Trump Looking to Nationalize 5G Development?

The federal government reportedly is considering nationalizing nascent commercial efforts in the development of a 5G mobile network under the guise of national security interests, among other factors.

According to Axios.com, which cited a National Security Council PowerPoint presentation regarding the issue, the feds would help expedite 5G development within three years in an effort to safeguard the nation’s burgeoning telecommunications network.

5G is about 1,000 times faster than the current 4G network and could enable the download of an HD movie in less than a second.

A 3G network has download speeds up to 384 Kbps, with 4G at 100 Mbps and 5G reportedly up to 10 Gbps.

Nationalizing a private and largely unregulated industry such as mobile communications would be unusual and run counter to the GOP-controlled small government Congressional mindset. Not to mention President Donald Trump.

Yet with China reportedly set to spend more than $400 billion on 5G, U.S. officials worry the pseudo Communist power could undermine similar efforts in the U.S. due in part to much of the technology being manufactured in China.

“[The government wants to] build a network so the Chinese can’t listen to your calls,” said one official as reported by Reuters.

While the report suggested private 5G development remains an option, it is believed rollout could take longer.

Trump reportedly will weigh in on the matter sometime this year.

Then again, he could call Verizon, which is rolling out 5G in five major U.S. cities in the second half of the year — the first wireless carrier to do so.

Verizon aims to harness 5G technology with its new Oath platform, whose content brands include Yahoo, HuffPost, AOL, Tech Crunch and Engadget, among others.

“The next industrial revolution will be on Verizon’s [5G] network and will positively impact society like no technology we have seen before,” CEO Lowell McAdam boasted on the fiscal call.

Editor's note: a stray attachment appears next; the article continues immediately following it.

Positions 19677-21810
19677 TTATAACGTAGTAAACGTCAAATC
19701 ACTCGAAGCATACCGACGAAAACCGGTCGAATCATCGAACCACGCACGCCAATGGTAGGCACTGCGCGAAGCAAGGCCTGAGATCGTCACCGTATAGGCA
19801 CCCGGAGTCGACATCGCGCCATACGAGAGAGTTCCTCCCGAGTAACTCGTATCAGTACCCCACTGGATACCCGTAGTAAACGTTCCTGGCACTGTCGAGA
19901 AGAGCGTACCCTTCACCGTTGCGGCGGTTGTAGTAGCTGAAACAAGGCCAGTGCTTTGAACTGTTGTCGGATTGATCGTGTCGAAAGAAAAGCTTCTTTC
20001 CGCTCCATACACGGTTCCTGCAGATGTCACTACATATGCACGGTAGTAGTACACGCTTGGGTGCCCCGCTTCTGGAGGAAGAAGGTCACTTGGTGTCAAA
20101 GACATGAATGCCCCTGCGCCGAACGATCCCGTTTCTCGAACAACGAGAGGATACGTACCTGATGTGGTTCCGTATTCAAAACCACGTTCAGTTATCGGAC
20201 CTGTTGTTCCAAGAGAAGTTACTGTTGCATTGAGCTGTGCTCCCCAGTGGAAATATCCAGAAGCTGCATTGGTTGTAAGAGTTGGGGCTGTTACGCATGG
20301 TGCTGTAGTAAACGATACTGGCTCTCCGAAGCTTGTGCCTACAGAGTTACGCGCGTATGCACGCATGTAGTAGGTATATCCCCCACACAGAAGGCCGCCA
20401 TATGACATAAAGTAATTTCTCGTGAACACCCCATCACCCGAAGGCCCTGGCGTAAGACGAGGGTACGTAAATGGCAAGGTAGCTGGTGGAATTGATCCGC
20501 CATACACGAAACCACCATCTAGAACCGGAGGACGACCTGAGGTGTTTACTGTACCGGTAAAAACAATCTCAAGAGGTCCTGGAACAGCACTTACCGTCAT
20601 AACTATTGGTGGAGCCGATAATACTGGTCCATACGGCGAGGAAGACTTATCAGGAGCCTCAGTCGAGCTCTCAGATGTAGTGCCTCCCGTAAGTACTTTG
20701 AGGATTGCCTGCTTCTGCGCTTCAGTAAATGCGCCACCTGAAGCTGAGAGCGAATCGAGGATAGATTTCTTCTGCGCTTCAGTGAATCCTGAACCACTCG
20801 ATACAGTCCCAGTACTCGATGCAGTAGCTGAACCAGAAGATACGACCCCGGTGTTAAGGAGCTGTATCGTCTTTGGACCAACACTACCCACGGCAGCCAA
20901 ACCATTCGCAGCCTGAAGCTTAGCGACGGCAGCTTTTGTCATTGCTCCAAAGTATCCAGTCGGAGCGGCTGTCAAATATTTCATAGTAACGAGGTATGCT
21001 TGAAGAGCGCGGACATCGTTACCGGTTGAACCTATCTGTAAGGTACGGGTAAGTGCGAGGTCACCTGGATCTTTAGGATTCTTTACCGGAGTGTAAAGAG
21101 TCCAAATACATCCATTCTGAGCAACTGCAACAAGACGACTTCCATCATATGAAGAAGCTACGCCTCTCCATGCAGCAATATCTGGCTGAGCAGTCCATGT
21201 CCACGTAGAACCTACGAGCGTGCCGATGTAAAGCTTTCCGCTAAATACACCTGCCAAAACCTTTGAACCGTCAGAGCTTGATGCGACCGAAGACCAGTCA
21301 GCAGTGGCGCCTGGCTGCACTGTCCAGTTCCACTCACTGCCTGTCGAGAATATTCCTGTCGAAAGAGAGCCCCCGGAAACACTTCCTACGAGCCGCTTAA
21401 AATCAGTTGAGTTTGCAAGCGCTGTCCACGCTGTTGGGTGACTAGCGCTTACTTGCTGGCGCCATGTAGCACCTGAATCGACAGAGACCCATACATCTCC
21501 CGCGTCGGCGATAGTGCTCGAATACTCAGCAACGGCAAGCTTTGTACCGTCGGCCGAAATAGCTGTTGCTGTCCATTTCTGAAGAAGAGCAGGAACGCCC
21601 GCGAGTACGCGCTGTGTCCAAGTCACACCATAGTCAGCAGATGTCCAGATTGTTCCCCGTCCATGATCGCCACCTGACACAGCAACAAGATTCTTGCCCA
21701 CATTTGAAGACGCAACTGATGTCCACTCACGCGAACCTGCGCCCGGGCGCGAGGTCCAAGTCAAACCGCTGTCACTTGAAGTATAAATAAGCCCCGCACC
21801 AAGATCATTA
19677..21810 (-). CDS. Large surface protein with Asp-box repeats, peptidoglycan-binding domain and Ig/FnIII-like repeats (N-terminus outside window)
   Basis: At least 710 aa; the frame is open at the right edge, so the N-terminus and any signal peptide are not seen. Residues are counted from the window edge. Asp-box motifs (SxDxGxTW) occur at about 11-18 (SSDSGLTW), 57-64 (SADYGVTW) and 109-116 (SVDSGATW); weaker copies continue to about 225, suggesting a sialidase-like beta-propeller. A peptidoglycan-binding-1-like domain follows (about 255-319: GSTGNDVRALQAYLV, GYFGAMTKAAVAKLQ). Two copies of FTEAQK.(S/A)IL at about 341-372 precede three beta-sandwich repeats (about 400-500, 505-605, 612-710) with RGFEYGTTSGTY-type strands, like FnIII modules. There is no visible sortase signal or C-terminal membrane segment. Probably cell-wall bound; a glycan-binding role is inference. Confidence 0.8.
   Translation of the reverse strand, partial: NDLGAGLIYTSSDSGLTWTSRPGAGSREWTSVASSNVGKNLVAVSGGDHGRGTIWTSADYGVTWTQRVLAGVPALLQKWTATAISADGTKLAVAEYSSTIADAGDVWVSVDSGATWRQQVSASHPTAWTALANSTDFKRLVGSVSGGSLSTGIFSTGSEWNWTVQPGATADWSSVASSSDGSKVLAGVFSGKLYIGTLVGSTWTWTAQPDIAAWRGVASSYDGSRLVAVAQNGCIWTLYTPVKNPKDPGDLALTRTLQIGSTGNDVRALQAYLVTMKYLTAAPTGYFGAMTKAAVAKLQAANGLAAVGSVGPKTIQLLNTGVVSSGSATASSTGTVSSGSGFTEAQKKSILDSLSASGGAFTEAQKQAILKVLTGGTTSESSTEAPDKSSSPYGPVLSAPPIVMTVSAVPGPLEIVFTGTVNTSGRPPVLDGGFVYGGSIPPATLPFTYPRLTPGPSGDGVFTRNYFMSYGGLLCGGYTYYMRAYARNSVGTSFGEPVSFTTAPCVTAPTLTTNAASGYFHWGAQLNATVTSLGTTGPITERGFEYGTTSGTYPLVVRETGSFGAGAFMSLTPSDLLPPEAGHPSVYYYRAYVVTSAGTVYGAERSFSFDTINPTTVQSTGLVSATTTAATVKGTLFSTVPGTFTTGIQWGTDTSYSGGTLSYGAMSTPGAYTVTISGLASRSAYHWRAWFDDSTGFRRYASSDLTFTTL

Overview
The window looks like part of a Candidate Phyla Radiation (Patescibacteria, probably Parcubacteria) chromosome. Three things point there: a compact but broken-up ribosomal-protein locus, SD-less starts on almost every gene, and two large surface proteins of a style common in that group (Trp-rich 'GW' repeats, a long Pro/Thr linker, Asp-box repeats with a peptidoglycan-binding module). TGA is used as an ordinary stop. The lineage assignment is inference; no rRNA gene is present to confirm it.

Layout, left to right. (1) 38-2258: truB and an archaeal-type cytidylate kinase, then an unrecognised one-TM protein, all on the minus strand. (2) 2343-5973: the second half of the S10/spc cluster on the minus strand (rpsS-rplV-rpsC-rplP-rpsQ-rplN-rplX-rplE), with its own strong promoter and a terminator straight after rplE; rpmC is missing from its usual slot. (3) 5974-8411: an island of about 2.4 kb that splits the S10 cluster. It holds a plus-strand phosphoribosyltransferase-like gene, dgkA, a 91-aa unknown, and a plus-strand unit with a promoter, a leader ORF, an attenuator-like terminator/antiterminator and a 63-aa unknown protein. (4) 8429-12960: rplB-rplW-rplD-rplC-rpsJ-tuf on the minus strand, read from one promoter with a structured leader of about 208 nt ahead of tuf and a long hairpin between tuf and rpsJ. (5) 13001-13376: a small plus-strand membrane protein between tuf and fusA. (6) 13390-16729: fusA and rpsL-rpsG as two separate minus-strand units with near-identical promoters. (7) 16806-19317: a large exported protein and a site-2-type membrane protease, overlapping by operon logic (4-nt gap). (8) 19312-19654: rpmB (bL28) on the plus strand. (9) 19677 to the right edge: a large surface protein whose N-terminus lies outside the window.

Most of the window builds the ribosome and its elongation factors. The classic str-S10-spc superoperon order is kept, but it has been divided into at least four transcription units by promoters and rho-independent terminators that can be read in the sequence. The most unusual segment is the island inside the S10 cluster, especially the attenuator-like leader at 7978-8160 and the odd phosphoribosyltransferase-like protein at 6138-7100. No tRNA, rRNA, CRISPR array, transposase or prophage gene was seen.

Verizon Eyes 5G Future as Fios TV Ups Sub Losses

Verizon Jan. 23 announced it plans to roll out 5G wireless functionality in upwards of five major cities in the second half of this year – the first wireless carrier to do so.

The technology should dramatically increase streaming video speeds, with 5G download speeds up to 10 gigabits-per-second compared to one gigabit-per-second for 4G LTE. The higher speed could result in downloading a HD movie in seconds.

Verizon aims to harness 5G technology with its new Oath platform, whose content brands include Yahoo, HuffPost, AOL, Tech Crunch and Engadget, among others.

The telecom, which recently inked license deals with the NBA and NFL, added 47,000 Fios high-speed Internet customers to end the fourth quarter (ended Dec. 31, 2017) with 5.9 million subs.

“The next industrial revolution will be on Verizon’s [5G] network and will positively impact society like no technology we have seen before,” CEO Lowell McAdam boasted on the fiscal call.

Meanwhile, Verizon’s pay-TV platform, Fios video, lost 29,000 subs in the quarter, to end the year down 75,000 subs at 4.6 million.

When asked whether Verizon would follow in the footsteps of AT&T and Walt Disney seeking to acquire a media company, McAdam punted. The executive admitted Disney’s acquisition of 20th Century Fox underscores the value of scale in the market place.

McAdam said the jury is out regarding the merits of Verizon acting as an independent distributor of content compared to owning and creating content.

“I think until all of this media consolidation [AT&T/Time Warner, Disney/Fox] shakes out, you really can’t determine whether that’s a path we would be interested in,” he said. “But I can say unequivocally there is nothing going on right now without considering a large media play [involved].”

“In fact, if you look at our actions like the NBA and the NFL announcement … we think being able to monetize through advertising and being independent is a very good place to play for us right now.”

Wall Street remains on the fence regarding Verizon’s first-mover 5G strategy.

“5G is going to be a hundred times faster than your typical Internet service, so not only is it going to be faster, it’s going to have better margins and give Verizon a ton of opportunity for new customer growth,” Michelle McKinnon, analyst with Payne Capital Management, told CNBC.

Jonathan Chaplin, analyst with New Street Research, said that while 5G enables Verizon to bridge technology divides in the market, doing so comes at a major fiscal cost.

“We’ve pegged it at least at $35 billion dollars,” Chaplin said. “That’s going to [more than] absorb the gains [Verizon is] going to get in tax reform savings over the next four or five years — which I don’t think the market is anticipating.”